Best Valentine's Day films for singles, couples and everyone in between

By Peter Walters, Tatiana Craine

Titanic”I’ll never let go, Jack. I’ll never let go.” PLUNK. Alright, now if that’s love then I don’t know what the big deal is. I’m sure Hallmark wants you to believe otherwise, and, odds are they’ve already made a card out of Rose ‘s (Kate Winslet) parting words to her beau. Kill some time on Monday with this three-hour-long 1997 cult phenomenon and distract yourself by pondering why it earned each of its 11 Academy Awards. Follow the classic tale of the sheltered rich girl who falls in love with the outgoing commoner as they explore the nooks and crannies of the ship that can’t sink. Memorable moments include: the Irish jig on the table scene, the Model T sex scene, and the random yoga in the wind on the front of the boat scene among others.

Brokeback Mountain

“I wish I knew how to quit you.” Really, I do wish I knew how to quit loving this movie. Pretty much everyone knows that infamous line uttered by Jake Gyllenhaal to Heath Ledger-pop culture vultures have turned those words into corny fluff, but they get at the heart of the characters’ deep-seated feelings for one another in the film. If you’re in the most for something a little more cerebral, a little heavier and a little more Heath (or Jake) for V-Day, then go for “Brokeback Mountain.” Based off of Annie Proulx’s short story, the movie follows Ennis (Ledger) and Jack (Jake) as they struggle coming to terms with their sexuality in a very hostile social environment.

The Way We Were

A classic, this Sydney Pollack film traces the lives of an unlikely couple. Barbra Streisand plays the part of a radical Jewish political activist alongside Robert Redford as a waspy carefree writer. The two eventually marry and live happily ever after. after they get divorced. The story highlights the importance of staying true to your ideals, even if they might threaten your financial success. So this Valentine’s Day, check out “The Way We Were” before you take your ideals to the coffee shop and generously buy them that caramel macchiato they’re always begging of you.


Have you ever wondered what “Final Destination” would be like without someone dying every few minutes? For the follower of fate, this film provides the satisfaction of coincidental encounters. Jonathan Trager (John Cusack) and Sara Thomas (Kate Beckinsale) share a magical night together in New York City before losing touch for seven years. On their night together in New York, they write their names and phone numbers down on a five dollar bill and a copy of “Love in the Time of Cholera.” They agree that if the bill or the book come back to them then they are meant to be. The pair both get engaged to other people as the years pass, but curiosity keeps each of them in the other’s mind. Observers of Who-Gives-a-What-About-Valentine’s-Day should note that there is no romantic partner required to write your name and number on a greenback and see if it comes back your way.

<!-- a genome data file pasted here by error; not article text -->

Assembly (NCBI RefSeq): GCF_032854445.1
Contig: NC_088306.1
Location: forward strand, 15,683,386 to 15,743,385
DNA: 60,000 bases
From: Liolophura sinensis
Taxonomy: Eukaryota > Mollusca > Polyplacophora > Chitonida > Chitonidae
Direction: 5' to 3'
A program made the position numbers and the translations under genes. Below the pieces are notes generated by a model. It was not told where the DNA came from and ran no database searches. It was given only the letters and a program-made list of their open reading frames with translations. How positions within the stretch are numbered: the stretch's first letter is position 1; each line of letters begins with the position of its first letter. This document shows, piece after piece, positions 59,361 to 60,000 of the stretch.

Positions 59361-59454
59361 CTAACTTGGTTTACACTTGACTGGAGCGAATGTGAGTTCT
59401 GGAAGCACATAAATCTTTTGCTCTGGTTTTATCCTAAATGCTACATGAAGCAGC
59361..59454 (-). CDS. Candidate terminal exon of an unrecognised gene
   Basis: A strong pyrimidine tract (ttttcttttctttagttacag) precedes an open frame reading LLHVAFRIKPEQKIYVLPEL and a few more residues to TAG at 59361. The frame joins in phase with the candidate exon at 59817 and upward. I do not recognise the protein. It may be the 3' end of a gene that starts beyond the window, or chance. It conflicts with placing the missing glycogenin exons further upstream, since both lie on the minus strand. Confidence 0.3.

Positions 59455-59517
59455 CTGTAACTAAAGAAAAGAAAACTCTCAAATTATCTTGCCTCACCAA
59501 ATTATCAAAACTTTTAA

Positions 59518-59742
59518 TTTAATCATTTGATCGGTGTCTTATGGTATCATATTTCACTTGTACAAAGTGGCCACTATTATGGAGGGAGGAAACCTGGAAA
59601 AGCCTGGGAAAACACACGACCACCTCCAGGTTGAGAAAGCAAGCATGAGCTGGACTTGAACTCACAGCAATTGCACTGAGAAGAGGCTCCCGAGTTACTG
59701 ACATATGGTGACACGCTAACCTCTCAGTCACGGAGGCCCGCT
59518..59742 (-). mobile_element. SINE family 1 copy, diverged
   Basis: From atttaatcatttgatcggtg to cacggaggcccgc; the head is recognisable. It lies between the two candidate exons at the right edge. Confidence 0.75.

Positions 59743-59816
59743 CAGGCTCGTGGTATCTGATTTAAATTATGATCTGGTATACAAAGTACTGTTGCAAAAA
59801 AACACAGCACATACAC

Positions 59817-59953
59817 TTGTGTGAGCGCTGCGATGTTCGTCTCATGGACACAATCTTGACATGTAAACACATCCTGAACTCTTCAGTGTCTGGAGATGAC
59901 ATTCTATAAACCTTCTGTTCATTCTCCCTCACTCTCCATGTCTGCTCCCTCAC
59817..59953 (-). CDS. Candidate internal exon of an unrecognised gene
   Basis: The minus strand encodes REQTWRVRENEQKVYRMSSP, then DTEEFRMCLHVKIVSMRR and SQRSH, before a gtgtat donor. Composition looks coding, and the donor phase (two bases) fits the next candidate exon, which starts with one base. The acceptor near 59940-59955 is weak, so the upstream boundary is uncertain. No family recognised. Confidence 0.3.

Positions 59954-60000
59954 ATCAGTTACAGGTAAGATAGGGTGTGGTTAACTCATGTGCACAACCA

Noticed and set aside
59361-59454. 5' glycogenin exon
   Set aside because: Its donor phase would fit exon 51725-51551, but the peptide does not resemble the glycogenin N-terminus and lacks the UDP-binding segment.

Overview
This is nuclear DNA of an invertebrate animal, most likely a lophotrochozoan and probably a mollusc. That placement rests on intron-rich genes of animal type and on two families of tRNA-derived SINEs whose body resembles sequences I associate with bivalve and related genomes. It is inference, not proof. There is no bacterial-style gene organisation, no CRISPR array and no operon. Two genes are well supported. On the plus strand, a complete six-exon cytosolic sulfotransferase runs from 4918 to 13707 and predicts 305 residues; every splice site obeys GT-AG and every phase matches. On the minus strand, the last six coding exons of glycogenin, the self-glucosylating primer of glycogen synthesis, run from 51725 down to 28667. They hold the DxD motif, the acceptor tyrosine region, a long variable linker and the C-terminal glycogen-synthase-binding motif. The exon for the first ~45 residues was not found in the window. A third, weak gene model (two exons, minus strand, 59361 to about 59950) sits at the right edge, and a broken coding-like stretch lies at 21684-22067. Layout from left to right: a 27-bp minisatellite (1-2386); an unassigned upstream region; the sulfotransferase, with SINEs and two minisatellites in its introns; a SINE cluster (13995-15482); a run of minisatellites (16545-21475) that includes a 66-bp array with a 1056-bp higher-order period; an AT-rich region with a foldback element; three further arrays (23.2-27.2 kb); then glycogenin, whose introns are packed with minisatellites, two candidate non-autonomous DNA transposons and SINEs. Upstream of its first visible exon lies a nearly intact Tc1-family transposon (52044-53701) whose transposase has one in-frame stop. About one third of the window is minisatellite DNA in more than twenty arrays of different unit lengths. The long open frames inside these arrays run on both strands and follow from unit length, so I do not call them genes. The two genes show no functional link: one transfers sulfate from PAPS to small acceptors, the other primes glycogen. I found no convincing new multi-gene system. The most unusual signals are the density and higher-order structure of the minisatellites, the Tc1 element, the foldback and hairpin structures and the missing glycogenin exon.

Moulin Rouge

If you’ve decided to be your own valentine this February 14th, what better way to love yourself than to laugh at the anguish of tragic lovers? Loverboy poet Christian (Ewan McGregor) kindles a dangerous affection for can-can dancer and courtesan Satine (Nicole Kidman) after she seduces him, mistaking him for the wealthy duke she was supposed to be entertaining. Things heat up between the lovers as the film score interjects plenty of adapted 20th century pop anthems. Soon, their love becomes forbidden, a classic problem for hopeless romantics. If the drama doesn’t cut it for you, you can stroke your ego knowing that you probably won’t be dying in your own arms this Valentine’s Day.

500 Days of Summer

This is another entry in the recent stream of Joseph Gordon-Levitt greased-back-hair movies. The film follows the “relationship” between Tom Hansen (Levitt) and his object of obsession, Summer Finn (Zooey Deschanel). This romantic comedy has some real downer moments, making you wish Levitt’s character could just get over his temptress and move on. “500 Days of Summer” provides some good laughs when it counts, and delivers a satisfying ending, reinforcing the important moral that when one love fails, you should blindly allow yourself to end up in a slightly different incarnation of the same thing.

Bridget Jones’s Diary

Based off of the hilarious novel by Helen Fielding, “Bridget Jones’s Diary” follows one Bridget as she navigates her year through a slew of self-betterment promises (smoke less! drink less! eat less!), family drama (her mother runs off with a shopping network oompa-loompa) and, of course, relationship drama. Vying for her affections are Daniel Cleaver, her boss, and Mark Darcy, an old childhood acquaintance. Between the hilarious messages sent back and forth between Bridget and Daniel (“Message to Jones – Is skirt off sick?”) to a fiasco involving a gigantic pair of granny panties, this film very loosely based on Jane Austen’s “Pride and Prejudice” is the perfect movie for the Anglophile in your life. Cheers!

Eternal Sunshine of the Spotless Mind

Would you really want to forget the person you love if things got bad? “Eternal Sunshine of the Spotless Mind” brings that age-old question to the table with a sc-fi twist. The film follows Joel (Jim Carey) and Clementine (Kate Winslet) through their time-warped, mind-blowing journey through love and loss while they erase each other from their respective minds and consequently realize that while they lose the painful memories, they part with the good ones, too. This unconventional romance shows that love isn’t always nice, and it’s not always easy-but it’s real, gritty and truly unforgettable. One of the best films about relationships (and the best film ever, in your humble writer’s opinion), “Eternal Sunshine of the Spotless Mind” needs to be on your list of Valentine’s Day movies to see whether you’re single or not.